• Batch size = 8
  • Loss function — binary cross-entropy combined with dice score (bce_weitgh=0.2, dice_weight=0.8)

Augmentations:

  • RandomRotate90, Flip, RandomSizedCrop for all channels
  • RGBShift, CLAHE for RGB channel

Mertics:

  • Train

    Dice = 0.5757
    Loss = 0.3482

  • Validation

    Dice = 0.5722
    Loss = 0.3516

On test data without the markup, this configuration gives the best result. We checked performance on different dates, and the version with 100 epochs is not overfitted on winter (on other dates it gives awful results, almost no clearcut is detected).

In addition to the straightforward approach we have tested the next methods:

Multiclass prediction

We can divide clearcuts to such classes as a new clearcut that has more sharp edges and contrast color, overgrown clearcut that was cut many years ago. So our model has to predict masks and classify the type.

Backbone: FPN with Resnet50.

Dataset: Autumn + 2 summers + winter (26.10.16, 30.08.16, 21.06.16, 03.01.16).
Created tiles 320×320 and random cropped 224×224 out of them. Removed “bad” markup from Dataframes.

Channels: RGB.

Hyperparameters:

  • Adam optimizer (lr=1e-3)
  • Scheduler (milestones=[10, 20, 40], gamma=0.3)
  • Epochs = 100 (we tested 500 and 700 — and model was overfitted)
  • Batch size = 8
  • Loss function — binary cross entropy combined with dice score (bce_weitgh=0.2, dice_weight=0.8)

Augmentations:

  • Random rotations
  • Random horizontal
  • Vertical flip
  • RGBShift
  • CLAHE

Mertics:

  • Train

    Dice = 0.4727
    Loss = 0.4476

  • Validation

    Dice = 0.3873
    Loss = 0.5154

  • Test

    Dice = 0.5296 (added probabilities from 2 forest cut classes)

Season prediction

Added season prediction as additional output and modified loss function as combination of dice loss and binary cross entropy for season prediction.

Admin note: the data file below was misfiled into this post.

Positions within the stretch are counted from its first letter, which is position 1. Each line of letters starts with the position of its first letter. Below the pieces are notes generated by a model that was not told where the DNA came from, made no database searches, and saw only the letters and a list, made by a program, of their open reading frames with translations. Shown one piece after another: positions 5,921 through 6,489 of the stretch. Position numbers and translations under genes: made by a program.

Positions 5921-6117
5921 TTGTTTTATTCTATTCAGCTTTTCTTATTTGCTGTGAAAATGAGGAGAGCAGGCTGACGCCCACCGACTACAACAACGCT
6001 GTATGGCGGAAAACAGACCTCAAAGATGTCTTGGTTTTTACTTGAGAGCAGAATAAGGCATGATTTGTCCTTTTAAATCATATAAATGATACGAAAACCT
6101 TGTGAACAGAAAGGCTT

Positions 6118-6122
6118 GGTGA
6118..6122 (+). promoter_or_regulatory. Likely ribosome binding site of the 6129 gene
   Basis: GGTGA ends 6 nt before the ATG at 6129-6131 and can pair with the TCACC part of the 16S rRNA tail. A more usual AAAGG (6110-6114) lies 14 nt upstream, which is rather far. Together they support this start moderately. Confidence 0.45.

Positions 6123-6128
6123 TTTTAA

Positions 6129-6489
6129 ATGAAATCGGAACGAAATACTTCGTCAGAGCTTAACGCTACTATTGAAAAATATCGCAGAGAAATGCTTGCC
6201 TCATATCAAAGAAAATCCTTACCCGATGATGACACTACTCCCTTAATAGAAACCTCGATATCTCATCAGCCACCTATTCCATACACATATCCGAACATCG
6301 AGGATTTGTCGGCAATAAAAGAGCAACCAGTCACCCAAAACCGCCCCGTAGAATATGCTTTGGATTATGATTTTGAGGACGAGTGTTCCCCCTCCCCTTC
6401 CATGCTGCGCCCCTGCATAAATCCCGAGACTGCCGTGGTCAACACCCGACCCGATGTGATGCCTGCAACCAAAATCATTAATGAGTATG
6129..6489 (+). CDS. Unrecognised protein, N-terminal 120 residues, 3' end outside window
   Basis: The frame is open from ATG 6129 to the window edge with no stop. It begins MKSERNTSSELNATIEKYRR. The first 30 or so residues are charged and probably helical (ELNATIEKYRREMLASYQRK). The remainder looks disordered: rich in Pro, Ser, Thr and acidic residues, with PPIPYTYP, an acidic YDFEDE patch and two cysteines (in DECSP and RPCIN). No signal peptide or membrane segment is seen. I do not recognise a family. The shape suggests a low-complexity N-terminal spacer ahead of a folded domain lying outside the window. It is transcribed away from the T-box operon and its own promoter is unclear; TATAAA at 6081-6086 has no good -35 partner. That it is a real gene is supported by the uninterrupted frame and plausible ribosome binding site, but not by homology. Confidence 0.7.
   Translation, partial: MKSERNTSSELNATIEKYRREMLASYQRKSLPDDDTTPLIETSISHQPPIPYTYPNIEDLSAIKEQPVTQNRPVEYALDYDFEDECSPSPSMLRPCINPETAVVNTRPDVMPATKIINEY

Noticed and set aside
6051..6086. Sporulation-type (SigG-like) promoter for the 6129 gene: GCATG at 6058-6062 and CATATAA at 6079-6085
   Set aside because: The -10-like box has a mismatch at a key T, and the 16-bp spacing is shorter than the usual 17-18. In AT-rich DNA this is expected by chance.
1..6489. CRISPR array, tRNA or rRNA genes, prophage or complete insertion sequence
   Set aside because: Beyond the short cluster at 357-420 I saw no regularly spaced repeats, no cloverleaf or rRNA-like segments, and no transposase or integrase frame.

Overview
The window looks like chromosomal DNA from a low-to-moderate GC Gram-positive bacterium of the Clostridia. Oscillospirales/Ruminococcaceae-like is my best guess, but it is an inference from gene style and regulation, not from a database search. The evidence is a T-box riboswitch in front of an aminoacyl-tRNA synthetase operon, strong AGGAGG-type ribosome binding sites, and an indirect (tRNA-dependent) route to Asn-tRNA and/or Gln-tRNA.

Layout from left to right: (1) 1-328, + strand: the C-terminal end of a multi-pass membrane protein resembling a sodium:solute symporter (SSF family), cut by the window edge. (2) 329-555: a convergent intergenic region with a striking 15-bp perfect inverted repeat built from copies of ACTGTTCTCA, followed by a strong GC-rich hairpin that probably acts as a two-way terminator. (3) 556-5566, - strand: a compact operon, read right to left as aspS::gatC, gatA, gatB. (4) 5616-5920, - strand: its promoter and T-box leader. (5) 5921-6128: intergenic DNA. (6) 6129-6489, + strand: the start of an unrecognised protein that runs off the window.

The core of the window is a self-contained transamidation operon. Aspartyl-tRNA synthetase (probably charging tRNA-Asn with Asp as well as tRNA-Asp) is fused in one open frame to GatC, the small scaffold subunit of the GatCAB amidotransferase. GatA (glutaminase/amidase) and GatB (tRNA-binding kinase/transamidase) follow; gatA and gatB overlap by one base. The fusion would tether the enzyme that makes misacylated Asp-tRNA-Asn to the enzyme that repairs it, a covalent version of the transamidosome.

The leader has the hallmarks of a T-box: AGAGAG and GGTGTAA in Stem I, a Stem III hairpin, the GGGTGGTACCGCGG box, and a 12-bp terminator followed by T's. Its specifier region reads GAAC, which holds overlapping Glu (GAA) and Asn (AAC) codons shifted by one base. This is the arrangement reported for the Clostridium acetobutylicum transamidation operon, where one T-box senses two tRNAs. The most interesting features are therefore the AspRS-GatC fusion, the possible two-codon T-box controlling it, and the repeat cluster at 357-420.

Backbone: FPN with Resnet50.

Dataset: Autumn + 2 summers + winter (26.10.16, 30.08.16, 21.06.16, 03.01.16).
Deleted all data where the amount of markup is too small (<0.1% of image size) and data where most of the markup is on the edge of an image.

Channels: RGB.

Hyperparameters:

  • Adam optimizer (lr=1e-3)
  • Scheduler (milestones=[10, 20, 40], gamma=0.3)
  • Epochs = 100 (we tested 500 and 700 — and model was overfitted)
  • Batch size = 8
  • Loss function — binary cross entropy combined with dice score + binary cross entropy for season prediction. (bce_weight=0.2, dice_weight=0.8, season_weight=0.2)

Augmentations:

  • Random rotations
  • Random horizontal
  • Vertical flip
  • RGBShift
  • CLAHE

Mertics:

  • Train

    Dice = 0.634
    Loss = 0.25

  • Validation

    Dice = 0.607
    Loss = 0.579

  • Test

    Dice = 0.5124

Autoencoder

We have trained autoencoder on our dataset (also used pre-trained encoder on satellite imagery) and used its weights to initialize a segmentation neural network.

Backbone: FPN with Resnet50.

Dataset: Autumn + 2 summers + winter (26.10.16, 30.08.16, 21.06.16, 03.01.16).
Deleted all data where the amount of markup is too small (<0.1% of image size) and data where most of markup is on the edge of an image.
Created tiles 320×320 and random cropped 224×224 out of them. Removed “bad” markup from Dataframes.

Channels: RGB.

Hyperparameters:

  • Adam optimizer (lr=1e-3)
  • Scheduler (milestones=[10, 20, 40], gamma=0.3)
  • Epochs = 100 (we tested 500 and 700 — and model was overfitted)
  • Batch size = 8
  • Loss function — binary cross entropy combined with dice score. (bce_weight=0.2, dice_weight=0.8)